Saturday, October 04, 2014

Hope and Defiance

"I know all about what Canada is doing. You had a government minister here recently and he made us some promises."
"It was very good what the Americans did here before and it will be very good what the Canadians will soon do in Iraq."
"We had to leave. We were so nervous because everybody knew that Daesh had killed everyone they found in some towns."
"When we came back after the bombing we found that Daesh had done some terrible things such as killing dogs they had booby-trapped with bombs."
"Those people claim to be Muslims but they have no religion except killing. That is their belief."
Behar Namiq, shopkeeper, Makhmur, Iraq

"We still badly need more weapons. But even more than new weapons, we need people to train peshmega how to use them because we have no previous experience of heavy weapons."
"The gun [a 155mm M777 artillery gun] was given to the Iraqi army by the United States and fell into Daesh (Islamic State) hands during the spring and now belongs to the peshmerga."
Lt. Gaylan Ahmed, peshmerga military
Iraqi Kurdish Peshmerga fighters look on as smoke billows from the town Makhmur during clashes with Islamic State (IS) militants on August 9, 2014
Iraqi Kurdish Peshmerga fighters look on as smoke billows from the town Makhmur during clashes with Islamic State (IS) militants on August 9, 2014 (AFP Photo/Safin Hamed)

American warplanes helped to dislodge Islamic State from Makhmur in Iraq a few weeks ago. Townspeople are slowly returning, grateful that the U.S. liberated their impoverished town from the clasp of the jihadists whose front lines are a mere ten kilometres distant. They're now awaiting the arrival of six RCAF fighter-bombers set to join the international air campaign against the terrorists, the sooner the better, they agitate.

All the adult males had fled into hills nearby the town after dispatching women and children to the presumed safety of Irbil, the Kurdish capital, about a 40-minute drive from town. The liberated town remains tense with expectation since Islamic State forces remain close by, equipped with artillery guns that have the capacity to reach over 20 kilometres. Soldiers belonging to the peshmerga, or associated with several other armed Kurdish militias man guardposts and checkpoints on the roads.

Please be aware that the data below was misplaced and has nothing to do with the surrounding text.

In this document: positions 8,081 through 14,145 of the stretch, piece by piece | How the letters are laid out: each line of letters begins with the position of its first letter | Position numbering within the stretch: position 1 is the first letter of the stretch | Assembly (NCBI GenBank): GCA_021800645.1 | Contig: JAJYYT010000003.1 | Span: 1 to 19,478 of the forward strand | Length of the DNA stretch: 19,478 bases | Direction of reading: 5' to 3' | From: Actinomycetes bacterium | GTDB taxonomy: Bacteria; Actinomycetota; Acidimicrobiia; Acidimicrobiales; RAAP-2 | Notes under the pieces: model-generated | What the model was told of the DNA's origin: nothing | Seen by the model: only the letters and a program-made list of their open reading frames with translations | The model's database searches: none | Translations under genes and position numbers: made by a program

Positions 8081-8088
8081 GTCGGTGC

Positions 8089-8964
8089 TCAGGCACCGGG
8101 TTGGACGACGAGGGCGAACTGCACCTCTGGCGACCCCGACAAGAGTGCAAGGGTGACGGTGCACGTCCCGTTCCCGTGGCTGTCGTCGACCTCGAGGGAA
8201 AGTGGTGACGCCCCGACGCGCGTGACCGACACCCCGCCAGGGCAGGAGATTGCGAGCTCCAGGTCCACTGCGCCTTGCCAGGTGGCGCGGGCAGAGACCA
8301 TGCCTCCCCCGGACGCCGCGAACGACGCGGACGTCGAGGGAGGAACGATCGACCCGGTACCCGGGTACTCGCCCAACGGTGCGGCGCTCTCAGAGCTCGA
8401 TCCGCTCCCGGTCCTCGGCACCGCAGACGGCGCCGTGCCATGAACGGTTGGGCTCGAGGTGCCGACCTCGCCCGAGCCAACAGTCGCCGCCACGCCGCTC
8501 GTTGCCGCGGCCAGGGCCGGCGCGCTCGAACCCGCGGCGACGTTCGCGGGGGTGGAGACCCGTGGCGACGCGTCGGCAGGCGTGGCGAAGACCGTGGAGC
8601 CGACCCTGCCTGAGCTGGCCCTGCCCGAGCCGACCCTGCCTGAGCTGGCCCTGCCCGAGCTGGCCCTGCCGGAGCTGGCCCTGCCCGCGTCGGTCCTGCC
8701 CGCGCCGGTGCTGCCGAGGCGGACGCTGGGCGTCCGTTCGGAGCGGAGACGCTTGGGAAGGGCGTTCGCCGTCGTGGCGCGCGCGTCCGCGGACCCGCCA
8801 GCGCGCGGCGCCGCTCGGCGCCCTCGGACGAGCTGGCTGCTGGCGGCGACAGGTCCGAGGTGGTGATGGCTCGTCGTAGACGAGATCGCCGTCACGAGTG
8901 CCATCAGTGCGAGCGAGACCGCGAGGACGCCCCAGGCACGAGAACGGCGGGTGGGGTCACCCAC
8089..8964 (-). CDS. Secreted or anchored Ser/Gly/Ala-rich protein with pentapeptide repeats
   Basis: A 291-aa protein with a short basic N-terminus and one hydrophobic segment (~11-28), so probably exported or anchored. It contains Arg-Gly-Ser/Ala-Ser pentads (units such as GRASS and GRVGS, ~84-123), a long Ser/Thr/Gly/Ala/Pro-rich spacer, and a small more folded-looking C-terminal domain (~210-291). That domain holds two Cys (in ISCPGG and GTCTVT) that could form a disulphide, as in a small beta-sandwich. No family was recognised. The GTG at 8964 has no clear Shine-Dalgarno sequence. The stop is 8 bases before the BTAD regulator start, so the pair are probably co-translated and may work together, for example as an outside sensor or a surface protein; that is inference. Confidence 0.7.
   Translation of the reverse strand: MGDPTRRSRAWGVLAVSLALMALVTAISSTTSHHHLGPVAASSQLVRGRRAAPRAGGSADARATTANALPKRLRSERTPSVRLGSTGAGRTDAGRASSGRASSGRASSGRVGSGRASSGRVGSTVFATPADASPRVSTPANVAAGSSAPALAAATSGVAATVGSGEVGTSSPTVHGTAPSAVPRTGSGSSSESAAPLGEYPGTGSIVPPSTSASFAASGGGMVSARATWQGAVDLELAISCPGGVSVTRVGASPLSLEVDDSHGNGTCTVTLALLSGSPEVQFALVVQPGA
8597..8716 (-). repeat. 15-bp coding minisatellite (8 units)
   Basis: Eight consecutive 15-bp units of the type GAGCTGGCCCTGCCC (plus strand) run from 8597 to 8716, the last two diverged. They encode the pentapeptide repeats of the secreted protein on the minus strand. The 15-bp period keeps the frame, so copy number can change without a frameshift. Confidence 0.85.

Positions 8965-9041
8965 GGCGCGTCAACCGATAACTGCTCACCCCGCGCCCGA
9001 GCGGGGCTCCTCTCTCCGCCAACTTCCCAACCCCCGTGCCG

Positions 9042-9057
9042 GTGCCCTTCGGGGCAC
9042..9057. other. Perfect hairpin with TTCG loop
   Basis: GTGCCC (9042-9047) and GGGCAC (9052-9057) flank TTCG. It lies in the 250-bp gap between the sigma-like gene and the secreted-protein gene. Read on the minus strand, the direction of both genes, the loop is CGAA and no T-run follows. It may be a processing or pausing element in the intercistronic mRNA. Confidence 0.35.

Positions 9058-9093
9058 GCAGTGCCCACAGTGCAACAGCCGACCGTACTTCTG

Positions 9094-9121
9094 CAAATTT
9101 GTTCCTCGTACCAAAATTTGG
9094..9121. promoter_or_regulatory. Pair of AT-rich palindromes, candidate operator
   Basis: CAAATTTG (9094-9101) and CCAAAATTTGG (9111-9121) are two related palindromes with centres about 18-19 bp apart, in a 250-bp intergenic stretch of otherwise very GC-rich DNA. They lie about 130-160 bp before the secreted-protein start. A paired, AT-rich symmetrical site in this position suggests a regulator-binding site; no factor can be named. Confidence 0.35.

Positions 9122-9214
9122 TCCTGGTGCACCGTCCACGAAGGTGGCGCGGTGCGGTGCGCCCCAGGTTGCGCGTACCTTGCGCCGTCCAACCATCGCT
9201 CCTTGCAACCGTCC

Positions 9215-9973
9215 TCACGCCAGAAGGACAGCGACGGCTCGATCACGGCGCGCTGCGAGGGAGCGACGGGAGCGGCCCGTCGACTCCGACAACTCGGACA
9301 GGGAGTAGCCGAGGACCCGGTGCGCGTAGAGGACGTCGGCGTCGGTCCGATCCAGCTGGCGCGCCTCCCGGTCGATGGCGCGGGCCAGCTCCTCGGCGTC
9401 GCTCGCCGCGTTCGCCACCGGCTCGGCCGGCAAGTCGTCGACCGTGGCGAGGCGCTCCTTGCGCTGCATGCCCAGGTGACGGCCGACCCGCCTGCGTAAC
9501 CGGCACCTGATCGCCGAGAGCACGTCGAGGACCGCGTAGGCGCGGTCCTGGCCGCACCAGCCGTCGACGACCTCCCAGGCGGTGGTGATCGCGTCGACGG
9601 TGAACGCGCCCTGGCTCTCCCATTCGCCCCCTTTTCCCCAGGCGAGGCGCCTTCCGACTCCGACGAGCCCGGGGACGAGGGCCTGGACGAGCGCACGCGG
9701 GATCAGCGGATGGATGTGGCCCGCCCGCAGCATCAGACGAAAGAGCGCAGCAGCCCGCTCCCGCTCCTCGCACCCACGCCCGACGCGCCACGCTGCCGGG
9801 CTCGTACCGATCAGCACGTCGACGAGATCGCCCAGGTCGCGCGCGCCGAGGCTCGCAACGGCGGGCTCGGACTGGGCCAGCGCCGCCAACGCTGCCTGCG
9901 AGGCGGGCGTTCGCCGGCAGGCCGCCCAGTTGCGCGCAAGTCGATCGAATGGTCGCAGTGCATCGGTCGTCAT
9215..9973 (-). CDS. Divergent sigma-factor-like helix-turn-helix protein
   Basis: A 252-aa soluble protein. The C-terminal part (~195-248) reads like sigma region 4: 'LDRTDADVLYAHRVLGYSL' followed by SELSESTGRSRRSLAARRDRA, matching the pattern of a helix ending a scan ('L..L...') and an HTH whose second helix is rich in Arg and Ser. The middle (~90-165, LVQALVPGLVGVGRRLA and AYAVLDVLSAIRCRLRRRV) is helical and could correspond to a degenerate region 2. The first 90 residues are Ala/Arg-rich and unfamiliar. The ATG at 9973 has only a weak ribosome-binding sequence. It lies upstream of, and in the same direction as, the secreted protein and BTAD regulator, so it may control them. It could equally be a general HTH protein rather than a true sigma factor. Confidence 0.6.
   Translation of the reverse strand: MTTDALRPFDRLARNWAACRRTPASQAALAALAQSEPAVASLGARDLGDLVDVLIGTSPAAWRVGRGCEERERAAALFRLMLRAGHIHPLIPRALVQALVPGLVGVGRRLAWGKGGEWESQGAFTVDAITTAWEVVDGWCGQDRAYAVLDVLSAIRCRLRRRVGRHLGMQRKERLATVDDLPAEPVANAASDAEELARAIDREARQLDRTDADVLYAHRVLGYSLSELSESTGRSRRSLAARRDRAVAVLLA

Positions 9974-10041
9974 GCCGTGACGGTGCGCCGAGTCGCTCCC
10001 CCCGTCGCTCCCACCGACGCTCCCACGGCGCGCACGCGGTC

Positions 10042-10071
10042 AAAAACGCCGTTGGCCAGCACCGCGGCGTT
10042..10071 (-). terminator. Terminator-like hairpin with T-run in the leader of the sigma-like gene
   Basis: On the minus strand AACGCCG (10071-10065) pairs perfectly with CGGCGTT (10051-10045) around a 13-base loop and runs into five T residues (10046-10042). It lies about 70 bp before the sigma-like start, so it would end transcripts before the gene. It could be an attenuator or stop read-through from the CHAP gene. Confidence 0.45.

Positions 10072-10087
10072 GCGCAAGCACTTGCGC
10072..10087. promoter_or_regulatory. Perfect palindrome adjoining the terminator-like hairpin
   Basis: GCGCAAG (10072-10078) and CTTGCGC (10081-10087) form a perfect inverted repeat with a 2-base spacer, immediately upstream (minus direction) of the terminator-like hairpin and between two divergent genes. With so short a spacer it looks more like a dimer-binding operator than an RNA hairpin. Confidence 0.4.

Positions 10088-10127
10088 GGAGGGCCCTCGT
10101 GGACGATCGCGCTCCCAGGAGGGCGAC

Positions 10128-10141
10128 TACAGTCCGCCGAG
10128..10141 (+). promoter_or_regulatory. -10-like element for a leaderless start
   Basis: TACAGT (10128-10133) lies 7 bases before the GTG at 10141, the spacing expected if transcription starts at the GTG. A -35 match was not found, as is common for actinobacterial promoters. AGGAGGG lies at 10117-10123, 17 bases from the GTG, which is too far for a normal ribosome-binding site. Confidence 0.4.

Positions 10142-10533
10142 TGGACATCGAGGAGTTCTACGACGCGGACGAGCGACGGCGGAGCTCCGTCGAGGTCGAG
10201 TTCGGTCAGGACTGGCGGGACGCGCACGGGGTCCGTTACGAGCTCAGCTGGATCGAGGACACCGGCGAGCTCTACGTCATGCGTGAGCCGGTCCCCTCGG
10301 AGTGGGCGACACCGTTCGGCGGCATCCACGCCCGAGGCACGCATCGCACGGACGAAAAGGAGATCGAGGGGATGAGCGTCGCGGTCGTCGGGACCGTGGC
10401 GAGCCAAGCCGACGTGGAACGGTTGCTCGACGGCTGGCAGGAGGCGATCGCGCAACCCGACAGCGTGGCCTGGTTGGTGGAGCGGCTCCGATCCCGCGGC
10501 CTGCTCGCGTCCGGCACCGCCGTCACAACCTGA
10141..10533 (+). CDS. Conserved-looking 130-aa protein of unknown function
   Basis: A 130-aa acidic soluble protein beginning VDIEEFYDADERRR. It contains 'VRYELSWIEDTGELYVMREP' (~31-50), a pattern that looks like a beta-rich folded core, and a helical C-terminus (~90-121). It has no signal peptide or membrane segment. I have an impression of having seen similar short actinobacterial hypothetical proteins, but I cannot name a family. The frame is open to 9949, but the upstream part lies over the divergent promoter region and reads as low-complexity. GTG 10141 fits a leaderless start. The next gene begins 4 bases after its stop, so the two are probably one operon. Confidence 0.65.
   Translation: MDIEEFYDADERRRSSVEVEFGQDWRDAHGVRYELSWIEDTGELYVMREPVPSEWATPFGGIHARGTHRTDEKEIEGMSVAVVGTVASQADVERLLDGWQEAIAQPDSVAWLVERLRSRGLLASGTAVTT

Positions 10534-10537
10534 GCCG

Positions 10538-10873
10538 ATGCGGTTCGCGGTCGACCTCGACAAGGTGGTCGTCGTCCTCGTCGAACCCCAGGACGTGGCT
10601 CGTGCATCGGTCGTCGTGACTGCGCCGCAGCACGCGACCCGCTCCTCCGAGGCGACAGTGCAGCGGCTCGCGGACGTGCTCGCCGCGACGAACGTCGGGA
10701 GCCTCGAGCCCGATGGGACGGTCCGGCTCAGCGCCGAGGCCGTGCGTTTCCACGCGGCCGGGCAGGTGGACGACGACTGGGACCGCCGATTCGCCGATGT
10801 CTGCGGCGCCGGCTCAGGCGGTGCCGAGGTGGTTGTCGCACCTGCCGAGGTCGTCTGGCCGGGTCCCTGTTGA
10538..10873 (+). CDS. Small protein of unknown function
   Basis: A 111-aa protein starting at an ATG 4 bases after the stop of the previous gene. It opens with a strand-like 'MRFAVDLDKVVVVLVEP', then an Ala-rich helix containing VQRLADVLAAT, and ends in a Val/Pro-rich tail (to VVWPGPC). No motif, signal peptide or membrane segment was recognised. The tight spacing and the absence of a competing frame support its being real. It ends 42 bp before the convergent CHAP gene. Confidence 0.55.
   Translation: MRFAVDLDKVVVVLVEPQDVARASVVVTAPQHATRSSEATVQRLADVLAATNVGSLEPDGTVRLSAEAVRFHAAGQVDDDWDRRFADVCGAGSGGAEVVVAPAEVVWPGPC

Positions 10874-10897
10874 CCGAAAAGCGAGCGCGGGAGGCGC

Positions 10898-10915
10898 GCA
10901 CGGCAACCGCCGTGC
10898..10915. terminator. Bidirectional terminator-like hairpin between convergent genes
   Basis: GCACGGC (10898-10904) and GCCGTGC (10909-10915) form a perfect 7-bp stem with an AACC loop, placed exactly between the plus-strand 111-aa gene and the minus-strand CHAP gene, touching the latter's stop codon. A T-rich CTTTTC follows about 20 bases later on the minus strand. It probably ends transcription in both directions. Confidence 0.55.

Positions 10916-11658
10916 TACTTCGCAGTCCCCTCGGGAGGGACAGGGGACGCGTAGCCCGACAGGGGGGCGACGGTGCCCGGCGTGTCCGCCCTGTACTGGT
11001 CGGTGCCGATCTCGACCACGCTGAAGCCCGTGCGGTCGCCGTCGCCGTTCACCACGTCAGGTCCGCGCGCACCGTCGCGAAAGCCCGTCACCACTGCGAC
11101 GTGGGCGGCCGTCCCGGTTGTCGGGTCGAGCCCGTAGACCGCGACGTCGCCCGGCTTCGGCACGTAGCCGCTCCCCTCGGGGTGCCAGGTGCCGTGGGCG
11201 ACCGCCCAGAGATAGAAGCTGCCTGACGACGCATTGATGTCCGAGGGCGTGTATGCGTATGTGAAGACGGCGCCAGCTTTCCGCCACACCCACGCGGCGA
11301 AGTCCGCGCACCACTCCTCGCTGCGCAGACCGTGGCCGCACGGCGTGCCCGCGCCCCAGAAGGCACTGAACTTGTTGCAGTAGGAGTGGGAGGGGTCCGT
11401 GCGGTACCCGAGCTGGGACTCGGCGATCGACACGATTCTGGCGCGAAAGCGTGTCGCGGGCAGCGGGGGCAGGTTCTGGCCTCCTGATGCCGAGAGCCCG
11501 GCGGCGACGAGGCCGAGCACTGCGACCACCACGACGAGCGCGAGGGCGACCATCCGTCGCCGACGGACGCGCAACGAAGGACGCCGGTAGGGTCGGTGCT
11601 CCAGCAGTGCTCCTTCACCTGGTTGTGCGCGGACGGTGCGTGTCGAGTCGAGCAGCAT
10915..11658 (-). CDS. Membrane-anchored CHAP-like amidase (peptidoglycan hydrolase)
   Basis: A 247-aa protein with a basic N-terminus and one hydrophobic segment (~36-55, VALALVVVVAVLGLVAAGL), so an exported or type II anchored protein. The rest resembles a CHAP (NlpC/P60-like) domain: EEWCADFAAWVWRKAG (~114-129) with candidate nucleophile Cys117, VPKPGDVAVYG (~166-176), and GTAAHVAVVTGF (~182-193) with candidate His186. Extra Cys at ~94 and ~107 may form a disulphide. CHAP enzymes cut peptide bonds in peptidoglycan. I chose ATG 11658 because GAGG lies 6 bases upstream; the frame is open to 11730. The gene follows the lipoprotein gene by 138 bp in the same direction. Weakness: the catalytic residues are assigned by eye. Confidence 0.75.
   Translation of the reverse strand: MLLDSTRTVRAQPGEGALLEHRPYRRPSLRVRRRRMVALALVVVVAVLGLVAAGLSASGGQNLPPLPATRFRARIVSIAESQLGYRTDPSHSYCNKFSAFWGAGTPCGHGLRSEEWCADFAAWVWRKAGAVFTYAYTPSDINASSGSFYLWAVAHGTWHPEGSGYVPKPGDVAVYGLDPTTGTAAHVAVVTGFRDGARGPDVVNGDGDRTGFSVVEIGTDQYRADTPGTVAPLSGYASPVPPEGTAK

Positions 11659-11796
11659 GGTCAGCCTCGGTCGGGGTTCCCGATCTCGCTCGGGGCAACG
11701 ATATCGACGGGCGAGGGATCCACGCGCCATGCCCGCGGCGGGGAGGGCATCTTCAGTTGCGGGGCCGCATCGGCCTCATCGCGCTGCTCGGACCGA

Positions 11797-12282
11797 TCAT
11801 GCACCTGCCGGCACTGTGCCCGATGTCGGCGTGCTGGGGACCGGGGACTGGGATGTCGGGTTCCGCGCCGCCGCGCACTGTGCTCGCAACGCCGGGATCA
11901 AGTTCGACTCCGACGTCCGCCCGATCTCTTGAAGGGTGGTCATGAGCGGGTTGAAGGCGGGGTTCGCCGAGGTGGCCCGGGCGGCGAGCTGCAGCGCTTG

Smoke rises from the Syrian town of Ain al-Arab, known as Kobane by the Kurds, seen from the Mursitpinar border crossing in the southeastern town of Suruc, Turkey, on October 3, 2014 (AFP Photo/Bulent Kilic)

The officer of the watch at the main peshmerga base, Lt. Gaylan Ahmed, explains the presence of the battered artillery gun; battered because it had sustained a direct hit by a U.S. missile, but given pride of place on the peshmerga base, since even in its current state it represents a weapon far superior than what they possess. A Turkish Kurd, a militia man aligned with the Kurdistan Worker's Party (PKK) boasts of their military exploits, battling the Islamic State.

"We kicked Daesh's ass up in the mountains first. The fighting down here was intense, too, but it only took one hour", said Aslan Guany. "It's good to hear that Canada and other countries are coming here to fight on the Kurdish side even though we do not have direct links with them", he added. Turkey, on the other hand, does have direct links with them, and as far as Turkey's Erdogan is concerned, no finger will be lifted in aid of the Kurds, irrespective of where they live, to protect them from Islamic State.

A Canadian advance party of engineers and logisticians are slated to be the first to reach the area, dispatched from Canada. Their job will be to reconnoitre the airfields meant for Canadian jets, surveillance aircraft and in-air refuelling tankers to fly out of. Maintainers and weapons specialists along with six supersonic jets and their pilots will set out in the days following.

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